Bad news on the federal budget front continues this week: on Wednesday, a Republican majority in the House passed a budget plan that slashes trillions of dollars from programs for low-income families but shields tax breaks for the wealthiest Americans and corporations. And in the wee hours this morning, the Senate wrapped up its budget debate and passed a similarly disastrous proposal along party lines. Though the House and Senate budget resolutions are blueprints—legislation making the changes they call for would still have to be enacted—they are an important statement of congressional priorities, and in the words of Senator Sanders (D-VT), the Republican budgets “say those people who are struggling, those people who are trying to feed their families, those people who are trying to send their kids to college, those are not the people that we should be helping. Rather, we’ve got to worry about the top 1 percent.”

Adding insult to injury, actions were taken in both the House and Senate this week to advance lavish tax breaks for a small fraction of the top 1 percent. On a straight party-line vote, the House Ways and Means Committee approved the bill to repeal the estate tax, H.R. 1105, which would give the heirs of the richest 0.2 percent of estates an average windfall of $2.5 million each. An updated estimate by the Joint Committee on Taxation puts the cost of this giveaway at $269 billion over 10 years. Even in Washington, that’s real money—it’s more than enough to pay for the 10-year cost of three significant new investments proposed in President Obama’s budget: significantly expanding child care assistance, especially for infants and toddlers ($82 billion), AND funding pre-K for all four-year olds in low-and moderate-income families ($75 billion), AND two-years of tuition-free community college ($60 billion)—with $52 billion left over.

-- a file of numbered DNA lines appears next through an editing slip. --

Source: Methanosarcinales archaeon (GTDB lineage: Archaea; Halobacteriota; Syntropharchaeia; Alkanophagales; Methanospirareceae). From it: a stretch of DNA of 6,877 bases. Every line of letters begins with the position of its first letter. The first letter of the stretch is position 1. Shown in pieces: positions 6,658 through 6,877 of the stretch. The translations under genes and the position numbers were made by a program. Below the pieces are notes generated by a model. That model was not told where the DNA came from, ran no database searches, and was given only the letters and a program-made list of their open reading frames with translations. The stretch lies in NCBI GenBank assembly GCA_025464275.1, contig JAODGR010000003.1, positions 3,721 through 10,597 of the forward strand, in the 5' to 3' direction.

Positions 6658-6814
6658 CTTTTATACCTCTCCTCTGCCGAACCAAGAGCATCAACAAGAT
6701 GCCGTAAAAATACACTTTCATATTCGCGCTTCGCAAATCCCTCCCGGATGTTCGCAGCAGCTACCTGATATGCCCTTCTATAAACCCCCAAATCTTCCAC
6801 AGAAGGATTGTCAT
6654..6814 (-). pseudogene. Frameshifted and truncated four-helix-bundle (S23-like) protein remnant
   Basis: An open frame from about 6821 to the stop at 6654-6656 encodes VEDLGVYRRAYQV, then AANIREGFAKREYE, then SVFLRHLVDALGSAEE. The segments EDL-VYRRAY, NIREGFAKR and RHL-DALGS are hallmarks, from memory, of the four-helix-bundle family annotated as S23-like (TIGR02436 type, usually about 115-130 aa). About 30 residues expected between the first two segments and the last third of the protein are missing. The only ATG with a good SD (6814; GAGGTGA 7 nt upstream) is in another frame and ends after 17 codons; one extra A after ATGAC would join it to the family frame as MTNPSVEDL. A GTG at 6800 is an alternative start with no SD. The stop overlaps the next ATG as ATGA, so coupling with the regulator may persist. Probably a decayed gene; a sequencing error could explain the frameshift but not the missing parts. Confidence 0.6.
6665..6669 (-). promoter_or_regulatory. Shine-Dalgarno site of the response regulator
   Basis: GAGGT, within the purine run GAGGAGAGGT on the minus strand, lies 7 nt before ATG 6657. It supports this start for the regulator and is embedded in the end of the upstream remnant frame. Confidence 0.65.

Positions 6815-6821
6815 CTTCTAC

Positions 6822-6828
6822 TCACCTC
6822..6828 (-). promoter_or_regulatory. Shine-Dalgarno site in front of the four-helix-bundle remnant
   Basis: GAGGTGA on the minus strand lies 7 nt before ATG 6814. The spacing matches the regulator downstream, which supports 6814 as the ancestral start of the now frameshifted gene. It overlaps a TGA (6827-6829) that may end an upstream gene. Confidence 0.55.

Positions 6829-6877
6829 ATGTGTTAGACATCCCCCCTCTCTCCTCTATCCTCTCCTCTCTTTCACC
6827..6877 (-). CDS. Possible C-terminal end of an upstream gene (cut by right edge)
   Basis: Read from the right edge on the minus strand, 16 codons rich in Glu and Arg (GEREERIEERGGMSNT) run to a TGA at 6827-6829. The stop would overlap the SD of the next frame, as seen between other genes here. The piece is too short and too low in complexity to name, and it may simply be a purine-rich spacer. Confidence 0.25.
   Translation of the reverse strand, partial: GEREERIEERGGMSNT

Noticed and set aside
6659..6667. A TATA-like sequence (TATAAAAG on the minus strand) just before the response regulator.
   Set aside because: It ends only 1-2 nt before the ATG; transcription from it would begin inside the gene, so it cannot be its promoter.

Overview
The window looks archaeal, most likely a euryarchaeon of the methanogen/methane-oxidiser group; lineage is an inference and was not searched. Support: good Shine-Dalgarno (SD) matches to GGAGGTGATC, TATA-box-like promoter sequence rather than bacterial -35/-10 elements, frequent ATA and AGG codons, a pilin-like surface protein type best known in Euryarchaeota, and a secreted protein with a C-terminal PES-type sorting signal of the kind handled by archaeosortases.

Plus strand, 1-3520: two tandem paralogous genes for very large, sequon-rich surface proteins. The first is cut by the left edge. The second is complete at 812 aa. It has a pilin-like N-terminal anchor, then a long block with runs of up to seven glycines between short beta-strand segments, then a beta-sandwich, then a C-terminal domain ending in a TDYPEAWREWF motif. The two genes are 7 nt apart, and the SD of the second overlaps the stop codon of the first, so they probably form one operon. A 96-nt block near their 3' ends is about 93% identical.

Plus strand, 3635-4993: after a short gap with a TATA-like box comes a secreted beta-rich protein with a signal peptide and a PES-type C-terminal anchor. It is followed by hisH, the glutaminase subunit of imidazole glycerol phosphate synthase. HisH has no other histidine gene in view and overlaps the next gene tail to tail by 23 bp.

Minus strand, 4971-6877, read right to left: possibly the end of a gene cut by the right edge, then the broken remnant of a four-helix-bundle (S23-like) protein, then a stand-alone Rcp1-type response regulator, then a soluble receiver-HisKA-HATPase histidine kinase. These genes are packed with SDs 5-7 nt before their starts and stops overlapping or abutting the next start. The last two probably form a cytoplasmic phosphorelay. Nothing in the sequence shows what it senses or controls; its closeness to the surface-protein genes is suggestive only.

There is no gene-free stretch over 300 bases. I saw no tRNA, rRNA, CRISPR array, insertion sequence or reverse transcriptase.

In the Senate, a companion estate tax repeal bill, S. 860, was introduced this week by Senator John Thune (R-SD); it has 27 co-sponsors as of this date. And, last night, on a largely party-line vote of 54-46, a majority of Senators supported repeal of the estate tax (the exceptions were Sen. Joe Manchin, D-WV, who voted for the amendment, and Sen. Susan Collins, R-ME, who voted against). That vote was not on the repeal bill; it was a vote to amend the budget resolution to allow spending $269 billion on this tax break as long as it was paid for some other way—possibly even deeper cuts to the programs that help the other 99.8 percent. As we said, while not binding, the vote is an indication of Senators’ priorities.

To quote Senator Sanders again, the “federal budget… is about who we are as a nation and what we stand for.” At least, it should be. But the budgets that just passed the House and Senate do not reflect the priorities and values of the large majority of Americans. Most Americans don’t want Congress to increase poverty and inequality—they want to reduce them, through measures like increasing the minimum wage. And there is some encouraging news on that front, thanks to a new $12 minimum wage proposal from Senator Murray (D-WA)—read more right here